Editorial: No going back on framework deal
Confirmation that border inspection posts are being built at Northern Ireland ports provides further evidence, were it needed, of the commitment of both London and Brussels to the Windsor Framework deal.
Construction was ordered by Environment, Food and Rural Affairs Minister Thérèse Coffey and is part of the outworking of revised protocol arrangements agreed between the UK government and EU in February.
It is clear that both sides went to painstaking lengths during those negotiations to address unionist concerns, as well as a range of practical issues that had arisen in the three years since the disastrous decision to exit the European Union was formalised.
The hope was that the DUP would in turn accept its 'wins' from the deal as well as the reality that special arrangements are needed recognising Northern Ireland's unique position in a post-Brexit trading environment.
Instead, Sir Jeffrey Donaldson has continued his hugely damaging boycott of the devolved institutions, closing his ears to repeated appeals from voices across politics, business and civic society.
Frustratingly, it remains unclear exactly what changes the party wants to see, with a report commissioned from an eight-person panel completed more than two months ago but its content yet to be revealed.
In the meantime, civil servants have been left with responsibility for implementing brutal cuts under a budget set in London, with the potential for irreparable damage to be caused to some public services.
The sanitary and phytosanitary (SPS) facilities being built at Belfast, Larne, Warrenpoint and Foyle ports are required to protect the integrity of the EU single market that has been agreed extends to the Irish Sea.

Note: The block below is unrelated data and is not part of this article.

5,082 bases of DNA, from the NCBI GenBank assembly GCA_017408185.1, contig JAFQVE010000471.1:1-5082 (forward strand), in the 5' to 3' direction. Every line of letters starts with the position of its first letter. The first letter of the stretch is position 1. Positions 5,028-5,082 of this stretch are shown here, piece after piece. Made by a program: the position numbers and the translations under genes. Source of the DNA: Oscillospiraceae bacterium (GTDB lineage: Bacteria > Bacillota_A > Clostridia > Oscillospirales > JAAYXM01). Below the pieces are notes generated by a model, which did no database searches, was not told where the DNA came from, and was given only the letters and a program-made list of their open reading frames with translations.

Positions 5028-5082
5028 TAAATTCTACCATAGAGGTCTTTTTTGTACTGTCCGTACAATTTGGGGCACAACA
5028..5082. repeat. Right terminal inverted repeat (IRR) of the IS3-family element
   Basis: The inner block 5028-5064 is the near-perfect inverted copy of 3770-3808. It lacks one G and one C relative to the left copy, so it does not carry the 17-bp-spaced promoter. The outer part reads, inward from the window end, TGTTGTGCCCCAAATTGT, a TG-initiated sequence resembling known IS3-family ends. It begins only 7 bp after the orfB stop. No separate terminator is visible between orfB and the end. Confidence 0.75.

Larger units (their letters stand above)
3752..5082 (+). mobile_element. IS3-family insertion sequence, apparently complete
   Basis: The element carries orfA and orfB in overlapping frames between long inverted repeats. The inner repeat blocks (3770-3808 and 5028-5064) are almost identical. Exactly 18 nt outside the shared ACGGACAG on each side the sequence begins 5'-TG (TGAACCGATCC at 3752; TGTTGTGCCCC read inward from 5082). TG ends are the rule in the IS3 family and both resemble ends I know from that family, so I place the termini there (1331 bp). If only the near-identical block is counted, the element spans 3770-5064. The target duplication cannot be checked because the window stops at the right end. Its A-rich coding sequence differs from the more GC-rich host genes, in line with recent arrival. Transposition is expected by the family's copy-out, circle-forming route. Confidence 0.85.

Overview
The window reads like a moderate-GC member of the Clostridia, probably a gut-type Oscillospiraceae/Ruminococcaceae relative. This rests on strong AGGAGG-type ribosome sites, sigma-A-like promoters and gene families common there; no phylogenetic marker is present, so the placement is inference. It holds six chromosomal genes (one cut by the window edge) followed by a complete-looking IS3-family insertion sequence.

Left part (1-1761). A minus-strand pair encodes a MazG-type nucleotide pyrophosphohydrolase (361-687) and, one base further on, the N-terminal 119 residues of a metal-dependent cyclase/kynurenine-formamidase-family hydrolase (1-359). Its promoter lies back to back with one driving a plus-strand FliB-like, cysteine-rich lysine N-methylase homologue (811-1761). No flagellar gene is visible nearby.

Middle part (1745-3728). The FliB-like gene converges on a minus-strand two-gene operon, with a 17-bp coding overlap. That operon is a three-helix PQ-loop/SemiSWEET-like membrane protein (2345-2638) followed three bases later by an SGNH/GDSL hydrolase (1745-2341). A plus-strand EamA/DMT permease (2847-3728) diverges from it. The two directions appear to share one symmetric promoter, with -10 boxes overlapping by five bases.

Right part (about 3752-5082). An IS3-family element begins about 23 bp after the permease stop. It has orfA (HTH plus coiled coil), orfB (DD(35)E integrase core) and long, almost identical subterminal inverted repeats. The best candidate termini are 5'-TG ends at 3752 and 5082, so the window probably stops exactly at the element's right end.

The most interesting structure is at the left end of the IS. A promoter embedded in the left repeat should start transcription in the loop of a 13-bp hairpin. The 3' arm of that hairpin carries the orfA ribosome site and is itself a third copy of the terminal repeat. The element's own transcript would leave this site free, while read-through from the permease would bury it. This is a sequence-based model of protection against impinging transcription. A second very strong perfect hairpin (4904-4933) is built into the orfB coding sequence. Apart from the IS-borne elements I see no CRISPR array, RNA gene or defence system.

Work has also begun on what officials have termed "an additional, temporary, product inspection facility" at Belfast Port, which is expected to be operational by the autumn.
Earlier this week, the EU adopted new rules aimed at simplifying trade between Britain and the north.
The framework deal has been emphatically endorsed at Westminster, a reality acknowledge by protocol critic and former Brexit Party MEP Ben Habib this week.
Its implementation should not be regarded as a constitutional threat, but as a gateway to game-changing opportunities that dual access to UK and EU markets offers a struggling regional economy.
Taoiseach Leo Varadkar yesterday expressed his hope that following the council election, devolved government can be restored by September. Talks between the parties and governments to ensure that deadline is met should begin immediately.